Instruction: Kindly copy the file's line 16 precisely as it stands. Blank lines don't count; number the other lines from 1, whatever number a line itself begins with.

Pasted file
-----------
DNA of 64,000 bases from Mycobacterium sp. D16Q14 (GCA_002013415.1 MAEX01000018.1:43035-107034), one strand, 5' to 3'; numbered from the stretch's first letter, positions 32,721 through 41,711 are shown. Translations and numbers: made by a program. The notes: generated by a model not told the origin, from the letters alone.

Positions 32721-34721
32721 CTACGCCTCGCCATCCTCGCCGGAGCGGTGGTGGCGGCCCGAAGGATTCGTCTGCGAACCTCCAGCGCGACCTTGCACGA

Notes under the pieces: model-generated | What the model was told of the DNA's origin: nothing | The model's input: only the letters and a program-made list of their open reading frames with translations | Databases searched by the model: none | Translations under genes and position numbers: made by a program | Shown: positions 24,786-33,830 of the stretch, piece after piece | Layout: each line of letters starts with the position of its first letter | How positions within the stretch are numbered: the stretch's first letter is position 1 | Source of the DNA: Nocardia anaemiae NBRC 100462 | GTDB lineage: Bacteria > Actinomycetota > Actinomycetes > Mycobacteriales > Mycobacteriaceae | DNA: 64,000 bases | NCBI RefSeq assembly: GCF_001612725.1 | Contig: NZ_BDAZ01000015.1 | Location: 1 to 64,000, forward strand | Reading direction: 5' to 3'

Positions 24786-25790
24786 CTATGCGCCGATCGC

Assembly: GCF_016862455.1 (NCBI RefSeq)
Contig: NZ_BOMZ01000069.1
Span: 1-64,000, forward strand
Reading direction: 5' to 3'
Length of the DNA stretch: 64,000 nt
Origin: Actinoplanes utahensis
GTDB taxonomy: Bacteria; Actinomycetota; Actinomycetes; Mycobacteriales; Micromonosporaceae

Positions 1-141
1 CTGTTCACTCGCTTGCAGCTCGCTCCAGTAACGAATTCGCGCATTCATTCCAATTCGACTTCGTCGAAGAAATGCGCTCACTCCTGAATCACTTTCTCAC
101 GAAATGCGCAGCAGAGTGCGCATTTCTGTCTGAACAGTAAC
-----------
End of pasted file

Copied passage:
101 GAAATGCGCAGCAGAGTGCGCATTTCTGTCTGAACAGTAAC